I know it is easier said than done however don’t feel deflated by rejection or none responses. Though I don’t think it is fair that we don’t get responses when we spend so much of our time applying for jobs it is the way of the recruitment process these days. The reason for the none responses is that recruiters and agencies could have 100’s of applications for one role and there it isn’t time enough to reply to everyone however I feel the same way and more so when you can spend a long time on application it would be nice to know why and what you can work on for your future applications. The best thing is to realise that on the majority of your applications you may not hear anything back if you are unsuccessful so it is best not to dwell too much or feel too disheartened on anything you apply for just keep applying and know that eventually you will get a call back.
I know what you are thinking. Who are you to tell me this and what do you know about recruitment. I have spent the last 5 years in HR so unfortunately I am the one sent the rejection letter. Due to similar frustrations I always made a conscious effort to reply to everyone who applied. However working in a global organisation I can understand how it would be difficult to reply to 100’s of applications. And sometimes it is not possible. As a recruiter I have used agencies to help recruit for temporary and permanent roles if I didn’t get the right people for the role I was recruiting for. They have wider exposure to applicants, they have more applicants on their books and get CV’s quickly. I have also used agencies as a candidate when looking to change roles and also had temporary contracts where I have had to look for another role. So I have sat on both sides of the fence and I have been resourceful and persistent enough to have not been unemployed despite, redundancy and fixed term contracts. The above approach and constant positivity is the reason. True I also have experience but I had to start somewhere. How d I start somewhere? I applied anyway.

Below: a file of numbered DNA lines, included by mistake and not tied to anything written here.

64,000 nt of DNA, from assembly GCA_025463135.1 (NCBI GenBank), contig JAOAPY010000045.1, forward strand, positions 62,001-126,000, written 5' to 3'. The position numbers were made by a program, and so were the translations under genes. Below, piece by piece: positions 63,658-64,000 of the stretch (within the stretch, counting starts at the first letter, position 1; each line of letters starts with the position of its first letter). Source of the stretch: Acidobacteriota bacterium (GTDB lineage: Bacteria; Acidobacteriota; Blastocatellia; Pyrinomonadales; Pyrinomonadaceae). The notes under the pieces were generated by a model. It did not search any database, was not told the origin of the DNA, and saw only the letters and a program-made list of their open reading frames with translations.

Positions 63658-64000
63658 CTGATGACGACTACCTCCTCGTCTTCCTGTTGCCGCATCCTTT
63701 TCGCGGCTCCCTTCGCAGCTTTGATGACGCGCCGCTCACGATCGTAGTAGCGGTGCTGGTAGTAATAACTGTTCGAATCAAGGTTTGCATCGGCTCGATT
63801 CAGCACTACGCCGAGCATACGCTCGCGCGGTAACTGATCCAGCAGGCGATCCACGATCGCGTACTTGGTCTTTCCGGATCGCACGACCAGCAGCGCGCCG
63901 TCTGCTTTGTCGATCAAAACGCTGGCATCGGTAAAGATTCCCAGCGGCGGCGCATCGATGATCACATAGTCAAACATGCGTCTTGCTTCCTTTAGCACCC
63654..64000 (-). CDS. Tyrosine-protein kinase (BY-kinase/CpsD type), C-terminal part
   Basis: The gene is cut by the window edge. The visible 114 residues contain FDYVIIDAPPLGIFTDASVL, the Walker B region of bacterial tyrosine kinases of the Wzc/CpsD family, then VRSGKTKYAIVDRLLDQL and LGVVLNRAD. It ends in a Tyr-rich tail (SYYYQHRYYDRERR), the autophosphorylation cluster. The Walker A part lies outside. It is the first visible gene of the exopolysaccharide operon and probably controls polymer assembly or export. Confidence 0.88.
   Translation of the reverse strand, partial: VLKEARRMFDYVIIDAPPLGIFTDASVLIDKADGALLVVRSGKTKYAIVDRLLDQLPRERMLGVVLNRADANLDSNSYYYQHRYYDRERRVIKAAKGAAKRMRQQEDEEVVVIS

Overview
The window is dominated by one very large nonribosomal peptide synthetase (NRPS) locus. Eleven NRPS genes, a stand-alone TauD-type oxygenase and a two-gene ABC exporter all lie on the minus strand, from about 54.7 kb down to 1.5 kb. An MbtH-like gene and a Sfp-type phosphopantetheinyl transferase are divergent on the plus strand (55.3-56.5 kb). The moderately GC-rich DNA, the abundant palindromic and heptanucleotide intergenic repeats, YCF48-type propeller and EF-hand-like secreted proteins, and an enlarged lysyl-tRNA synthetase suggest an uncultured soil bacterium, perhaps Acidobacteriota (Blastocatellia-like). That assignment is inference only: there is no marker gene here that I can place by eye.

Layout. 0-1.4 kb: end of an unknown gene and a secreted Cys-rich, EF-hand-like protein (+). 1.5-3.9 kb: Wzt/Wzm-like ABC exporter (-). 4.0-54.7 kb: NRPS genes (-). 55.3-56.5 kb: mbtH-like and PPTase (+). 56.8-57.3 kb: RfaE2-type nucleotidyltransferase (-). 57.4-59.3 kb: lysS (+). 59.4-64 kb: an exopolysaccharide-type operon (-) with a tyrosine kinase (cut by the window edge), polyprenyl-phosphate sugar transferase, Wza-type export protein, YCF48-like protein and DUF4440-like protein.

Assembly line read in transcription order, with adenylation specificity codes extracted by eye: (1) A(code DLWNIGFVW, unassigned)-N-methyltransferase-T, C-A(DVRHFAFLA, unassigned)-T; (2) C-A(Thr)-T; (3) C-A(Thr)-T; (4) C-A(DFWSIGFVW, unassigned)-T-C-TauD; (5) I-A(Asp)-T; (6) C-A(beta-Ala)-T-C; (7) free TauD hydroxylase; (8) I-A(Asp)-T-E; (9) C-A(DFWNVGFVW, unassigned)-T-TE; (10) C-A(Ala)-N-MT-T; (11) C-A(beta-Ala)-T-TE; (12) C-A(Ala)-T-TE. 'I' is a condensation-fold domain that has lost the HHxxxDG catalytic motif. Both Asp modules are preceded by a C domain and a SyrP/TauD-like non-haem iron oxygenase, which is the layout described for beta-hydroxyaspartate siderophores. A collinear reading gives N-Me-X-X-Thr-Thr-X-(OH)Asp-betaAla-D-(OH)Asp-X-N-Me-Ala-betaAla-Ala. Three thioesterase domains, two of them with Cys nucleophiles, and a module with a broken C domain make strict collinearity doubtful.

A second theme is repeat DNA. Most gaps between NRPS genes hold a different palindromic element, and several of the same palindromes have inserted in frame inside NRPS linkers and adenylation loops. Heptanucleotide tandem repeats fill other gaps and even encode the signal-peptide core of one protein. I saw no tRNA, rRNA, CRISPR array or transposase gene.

Another wise man also told me there is no such thing as bad job. Also very true. You need to pay your way and any job can give you a set of transferable skills. It also shows you are dependable, reliable, a good time keeper, responsible and willing to learn. See what I did? Transferrable skills.
It is by no means easy. It is competitive, it is exhausting and you may need to attend several interviews. This is just the first step. I know you can do it.
Good luck and Happy Fishing